Blessed are they that mourn: for they shall be comforted – Matthew 5:4
Jesus is clearly not speaking here of every kind of mourning, some of which is due to the natural consequences of sinful living in a sinful world. Rather, He speaks of those who mourn for their sins, in repentance, recognizing their wickedness before a holy and good God.
It is the “broken and contrite heart” that God will not despise (Psalm 51:17).
Remember the tax collector in Jesus’ parable? (Luke 18:9-14). He could not even look up to heaven, the burden of his own sin and guilt weighed so heavily on him. He smote his own breast and cried “God be merciful to me, the sinner.” This man, Jesus said, went to his home justified before God.
True, spiritual grief is God—not man—centered. People often “mourn” for their mistakes, but only because they are caught in a crime, or suffer themselves, or see loved ones suffer. But all sin (not just “big” sins) should cause the penitent heart to mourn, knowing that it grieves and dishonors God.
True spiritual mourning also leads to true spiritual repentance, a turning away from the old way of life and to the way of Christ (2 Corinthians 7:10). Mourning that is only outward and temporary will not be comforted.
But how will those who truly mourn for sin will be comforted? How will they be consoled when they are mourning because of real sin, real burdens, and real repentance? They will be comforted because, through Christ, the source of their grief will be removed.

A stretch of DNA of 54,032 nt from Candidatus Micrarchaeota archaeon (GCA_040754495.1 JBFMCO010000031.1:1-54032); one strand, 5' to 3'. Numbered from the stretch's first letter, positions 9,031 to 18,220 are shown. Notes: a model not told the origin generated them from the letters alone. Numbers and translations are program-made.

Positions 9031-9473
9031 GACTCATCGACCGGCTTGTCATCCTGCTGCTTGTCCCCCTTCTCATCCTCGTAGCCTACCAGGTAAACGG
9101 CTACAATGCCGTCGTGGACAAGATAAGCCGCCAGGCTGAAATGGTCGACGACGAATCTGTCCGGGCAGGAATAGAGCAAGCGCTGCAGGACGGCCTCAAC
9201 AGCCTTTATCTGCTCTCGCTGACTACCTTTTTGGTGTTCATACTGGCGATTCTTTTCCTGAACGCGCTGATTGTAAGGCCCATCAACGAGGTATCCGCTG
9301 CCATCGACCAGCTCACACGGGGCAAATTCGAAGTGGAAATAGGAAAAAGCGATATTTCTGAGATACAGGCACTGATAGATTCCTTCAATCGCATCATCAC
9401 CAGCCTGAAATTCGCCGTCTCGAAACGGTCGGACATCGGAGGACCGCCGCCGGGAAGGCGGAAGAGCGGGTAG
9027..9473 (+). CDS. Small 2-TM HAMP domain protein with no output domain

In Christ, they find forgiveness, healing, and the power to overcome sin. Ultimately, they will be comforted when they are removed from even the very presence of sin, in heaven. Blessed, they are, indeed who mourn for their sin.
I carefully mapped out my strategy, which would begin with an early visit to the Twin Towers’ sight-seeing deck in order to get a bird’s eye view of all of New York. To this day, I don’t know why my alarm clock didn’t go off, allowing me to get up early and head to the Twin Towers for sight-seeing — but it didn’t.Comfort People often “mourn” for their mistakes, but only because they are caught in a crime, or suffer themselves, or see loved ones suffer. But all sin (not just “big” sins) should cause the penitent heart to mourn, knowing that it grieves and dishonors God. Why Do Evil and Suffering Exist? For the believer, there are only three logical possibilities for the evil things that happen in this world.
“When thou saidst, Seek ye my face; my heart said unto thee, Thy face, Lord, will I seek” (Psalm 27:8).All Sermons by Lasserre Bradley, Jr.